"Cash for Rares": Student wants to earn a few euros - and is given a games console in the dealer's room

It's been a long time since we've seen Horst Lichter so enthusiastic.

"Cash for Rares": Student wants to earn a few euros - and is given a games console in the dealer's room

It's been a long time since we've seen Horst Lichter so enthusiastic. "You're a top guy," he whistles, "you're such a top guy, it's unbelievable." It's a fourth-grader named Clemens who makes the moderator rave. The boy came from Wildberg in the Black Forest with his mother Anja Mann and just explained to the moderator how he got the object that he would like to sell at “Bares für Rares”. His school had been cleaned out, but he found the box too good to throw away and took it with him.

With so much courage you immediately win Lichter's heart. But what kind of box is that? As Detlev Kümmel explains, this is a reading box that is intended to familiarize young people with letters. The expert explains that the system was invented in the 18th century by the educator Johann Peter Hundeiker and is still used in Montessori schools today. He dates the copy here to the 1960s. When it comes to his asking price, Clemens is modest: the boy would like 20 to 30 euros for it. Kümmel goes over this easily: he estimates the value at 20 to 40 euros.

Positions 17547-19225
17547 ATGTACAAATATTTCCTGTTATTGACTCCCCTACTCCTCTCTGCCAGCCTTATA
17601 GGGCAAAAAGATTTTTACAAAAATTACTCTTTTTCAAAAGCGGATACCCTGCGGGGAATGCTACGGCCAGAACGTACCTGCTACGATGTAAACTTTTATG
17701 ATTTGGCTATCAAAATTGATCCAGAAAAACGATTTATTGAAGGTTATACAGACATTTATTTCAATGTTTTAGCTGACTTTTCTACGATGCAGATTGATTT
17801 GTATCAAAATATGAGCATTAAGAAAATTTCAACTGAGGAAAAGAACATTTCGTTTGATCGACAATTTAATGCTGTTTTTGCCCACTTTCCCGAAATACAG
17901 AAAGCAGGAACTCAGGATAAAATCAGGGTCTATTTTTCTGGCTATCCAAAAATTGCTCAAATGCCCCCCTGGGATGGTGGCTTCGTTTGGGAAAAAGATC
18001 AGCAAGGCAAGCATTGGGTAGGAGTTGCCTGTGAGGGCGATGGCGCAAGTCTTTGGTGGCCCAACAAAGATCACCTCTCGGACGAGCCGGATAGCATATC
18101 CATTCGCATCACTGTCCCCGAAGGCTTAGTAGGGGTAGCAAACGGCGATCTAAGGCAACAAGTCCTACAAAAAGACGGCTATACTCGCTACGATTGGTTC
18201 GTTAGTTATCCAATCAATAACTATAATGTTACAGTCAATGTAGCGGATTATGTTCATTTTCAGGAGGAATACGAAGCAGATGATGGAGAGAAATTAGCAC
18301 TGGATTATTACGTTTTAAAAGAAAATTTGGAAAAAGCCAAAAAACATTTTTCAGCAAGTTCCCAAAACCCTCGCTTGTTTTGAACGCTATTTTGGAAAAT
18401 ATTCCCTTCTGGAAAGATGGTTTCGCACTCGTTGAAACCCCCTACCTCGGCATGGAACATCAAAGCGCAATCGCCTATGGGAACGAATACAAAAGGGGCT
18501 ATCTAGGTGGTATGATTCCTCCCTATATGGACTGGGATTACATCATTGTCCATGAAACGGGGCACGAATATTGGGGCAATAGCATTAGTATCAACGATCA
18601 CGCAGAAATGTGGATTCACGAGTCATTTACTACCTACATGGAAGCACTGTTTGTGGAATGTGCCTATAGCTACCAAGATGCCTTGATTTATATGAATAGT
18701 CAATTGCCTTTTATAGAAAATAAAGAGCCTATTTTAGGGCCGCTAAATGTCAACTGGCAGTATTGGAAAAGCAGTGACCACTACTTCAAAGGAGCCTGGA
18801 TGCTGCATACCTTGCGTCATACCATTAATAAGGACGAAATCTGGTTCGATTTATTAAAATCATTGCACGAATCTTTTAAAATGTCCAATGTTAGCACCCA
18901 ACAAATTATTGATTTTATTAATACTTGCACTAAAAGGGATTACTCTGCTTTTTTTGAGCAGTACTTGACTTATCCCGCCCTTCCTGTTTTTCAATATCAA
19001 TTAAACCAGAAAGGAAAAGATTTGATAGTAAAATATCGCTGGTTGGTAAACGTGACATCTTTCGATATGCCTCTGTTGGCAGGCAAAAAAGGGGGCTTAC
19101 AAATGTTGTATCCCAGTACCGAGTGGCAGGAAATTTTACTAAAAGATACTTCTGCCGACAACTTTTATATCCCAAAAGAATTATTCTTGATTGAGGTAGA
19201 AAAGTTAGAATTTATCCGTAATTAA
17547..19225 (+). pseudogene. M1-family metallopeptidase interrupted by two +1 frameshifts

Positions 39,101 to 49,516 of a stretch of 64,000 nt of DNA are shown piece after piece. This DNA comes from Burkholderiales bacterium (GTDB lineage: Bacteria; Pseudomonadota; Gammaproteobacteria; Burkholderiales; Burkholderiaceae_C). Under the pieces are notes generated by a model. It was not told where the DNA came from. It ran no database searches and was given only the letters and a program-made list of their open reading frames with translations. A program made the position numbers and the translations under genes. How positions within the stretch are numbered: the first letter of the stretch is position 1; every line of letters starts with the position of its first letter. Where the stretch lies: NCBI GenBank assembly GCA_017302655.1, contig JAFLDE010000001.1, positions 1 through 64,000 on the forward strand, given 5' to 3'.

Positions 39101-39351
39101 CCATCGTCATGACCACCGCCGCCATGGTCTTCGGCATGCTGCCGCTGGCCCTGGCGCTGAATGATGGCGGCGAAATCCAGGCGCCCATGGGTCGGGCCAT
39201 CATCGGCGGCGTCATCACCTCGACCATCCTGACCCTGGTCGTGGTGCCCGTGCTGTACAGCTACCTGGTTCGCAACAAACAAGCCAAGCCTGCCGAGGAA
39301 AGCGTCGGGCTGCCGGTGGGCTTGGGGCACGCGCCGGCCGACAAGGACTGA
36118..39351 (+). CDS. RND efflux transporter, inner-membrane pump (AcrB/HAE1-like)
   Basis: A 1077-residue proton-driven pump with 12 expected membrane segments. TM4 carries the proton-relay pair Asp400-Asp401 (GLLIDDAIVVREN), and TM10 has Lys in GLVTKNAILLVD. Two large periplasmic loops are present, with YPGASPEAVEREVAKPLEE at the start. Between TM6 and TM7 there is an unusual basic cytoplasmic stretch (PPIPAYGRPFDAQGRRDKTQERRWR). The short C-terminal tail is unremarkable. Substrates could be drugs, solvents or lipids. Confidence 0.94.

There is also great interest in the young salesman in the dealer room. Wolfgang Pauritsch wants to know whether the proceeds will go into the piggy bank. The fourth grader tells us about his plan: He wants to buy a Playstation. Julian Schmitz-Avila pricks up his ears and asks. Which version is he aiming for, “a fiver?”

But it's too expensive for the student, which is why Clemens Mann wants to buy a PS4. It costs 250 euros and he has already saved 100 euros. So a good bit is still missing. But then Schmitz-Avila comes around the corner with a surprising offer: he owns the PS5 and still has the previous version in his drawer. "If you want, I'll give you my foursome." The boy is speechless with joy.

“So not sold yet, and already a winner,” Pauritsch summarizes what happened and then moves on to the auction, which he starts with 20 euros. Jan Čížek and Esther Ollick are also taking part. The latter is awarded the contract for 80 euros. That's double to four times the estimated value - and there's a Playstation on top. The trip to Pulheim was worth it for Clemens Mann. “Then I can save for something else now,” the boy beams afterwards.

Watch the video: "Cash for Rares": Exciting and curious facts about the junk show on ZDF.

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